The light illuminating the negative passes to an optical system (not shown) and from there to a photomultiplier (also not shown The source of light I must be of fairly high luminance and an arc light could be used or a laser whose intensity is stabilized to give a high signal-to-noise ratio at its output. In the reconstruction of negatives, the source must be modulable up to high frequencies.

The optical system 2 focuses the light from the source in the plane of diaphragm 3 of very small diameter of the order of only a few microns. The objective lenses 4 and are coupled together and identical and have high resolution on the axis to allow focusing of the scanning spot on the negative 9 after reflection by the plane mirror 8.

The light beam issuing from the two objectives 4 and 5 passes the front of the drum 7 along a spherical dioptric path. The light beam passage takes place as though the scanning spot were formed, without the presence of a minor, at the center of the spherical dioptric which possesses excellent optical properties, especially the property of precise stigmatism.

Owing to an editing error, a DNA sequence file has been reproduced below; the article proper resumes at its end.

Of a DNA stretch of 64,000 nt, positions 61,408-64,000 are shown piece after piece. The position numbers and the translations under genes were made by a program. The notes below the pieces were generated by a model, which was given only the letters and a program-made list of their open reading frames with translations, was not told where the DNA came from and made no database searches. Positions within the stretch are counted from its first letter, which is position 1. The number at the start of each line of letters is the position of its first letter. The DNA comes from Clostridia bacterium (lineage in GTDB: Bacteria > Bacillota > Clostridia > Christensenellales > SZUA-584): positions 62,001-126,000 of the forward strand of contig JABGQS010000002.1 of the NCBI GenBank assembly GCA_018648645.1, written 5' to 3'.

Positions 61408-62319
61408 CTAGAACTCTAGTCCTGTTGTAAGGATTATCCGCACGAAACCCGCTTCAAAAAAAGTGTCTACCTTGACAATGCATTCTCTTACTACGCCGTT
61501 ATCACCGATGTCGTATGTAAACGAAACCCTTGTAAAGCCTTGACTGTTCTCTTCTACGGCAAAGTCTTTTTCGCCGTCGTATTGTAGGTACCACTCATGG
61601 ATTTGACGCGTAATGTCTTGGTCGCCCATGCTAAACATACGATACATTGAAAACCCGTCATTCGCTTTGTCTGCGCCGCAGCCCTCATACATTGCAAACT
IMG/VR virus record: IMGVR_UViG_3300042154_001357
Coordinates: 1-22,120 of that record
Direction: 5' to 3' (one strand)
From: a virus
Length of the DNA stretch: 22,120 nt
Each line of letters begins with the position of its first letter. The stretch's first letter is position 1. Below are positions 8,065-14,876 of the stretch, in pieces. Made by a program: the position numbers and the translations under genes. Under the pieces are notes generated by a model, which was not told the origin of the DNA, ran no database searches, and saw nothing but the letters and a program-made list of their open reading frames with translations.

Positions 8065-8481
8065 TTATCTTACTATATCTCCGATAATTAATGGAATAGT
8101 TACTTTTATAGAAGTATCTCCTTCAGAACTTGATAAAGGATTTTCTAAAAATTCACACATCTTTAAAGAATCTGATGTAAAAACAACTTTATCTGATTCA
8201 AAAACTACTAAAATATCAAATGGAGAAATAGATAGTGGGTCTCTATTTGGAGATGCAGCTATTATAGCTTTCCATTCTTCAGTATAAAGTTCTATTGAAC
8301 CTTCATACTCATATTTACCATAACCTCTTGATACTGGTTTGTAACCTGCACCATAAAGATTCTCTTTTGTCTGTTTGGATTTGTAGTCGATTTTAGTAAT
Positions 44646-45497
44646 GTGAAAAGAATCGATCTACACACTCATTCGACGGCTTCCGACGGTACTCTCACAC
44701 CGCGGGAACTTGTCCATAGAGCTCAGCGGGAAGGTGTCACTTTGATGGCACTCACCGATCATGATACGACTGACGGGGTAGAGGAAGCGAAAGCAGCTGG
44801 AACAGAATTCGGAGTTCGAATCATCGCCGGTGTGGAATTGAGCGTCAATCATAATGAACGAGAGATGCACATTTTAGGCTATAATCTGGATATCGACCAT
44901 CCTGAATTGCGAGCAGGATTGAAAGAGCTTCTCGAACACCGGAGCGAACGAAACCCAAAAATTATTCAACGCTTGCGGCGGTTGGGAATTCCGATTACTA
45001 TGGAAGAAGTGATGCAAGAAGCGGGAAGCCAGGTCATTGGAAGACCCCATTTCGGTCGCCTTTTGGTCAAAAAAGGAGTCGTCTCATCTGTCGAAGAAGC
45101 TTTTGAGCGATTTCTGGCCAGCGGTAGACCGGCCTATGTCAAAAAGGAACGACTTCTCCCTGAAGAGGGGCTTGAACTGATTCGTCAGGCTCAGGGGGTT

The beam of light, after having been reflected by the plane mirror 8 crosses a narrow airgap 14 (of the order of a few microns) between the sleeve and the drum 7 which can be compared to an imperfect parallel-faced slide, which shifts the spot by a few microns in depth and laterally; it is therefore necessary that the gap be of practically constant thickness, which imposes exceedingly close tolerances on the concentricities ofthe drum 7 and the sleeve l0.

The negative or film 9 being in contact contact with the sleeve 10, everything goes on as though the analysis of the film were being made inside the sleeve; if n is the refractive index of the glass of the sleeve, the dimensions of the scanning spot and the diffraction dot are decreased in the ratio of l/n.

In the analysis of negatives, the optical system focuses the light rays onto the photomultiplier. lt is not possible to condense all of the light rays with a single converging lens. Hence the optical system is constituted. as conventional with spherical or elliptical mirrors or by a bundle of optical filaments so arranged that the light from the spot is received by a large number of fibers so as not to introduce any parasitic modulatron.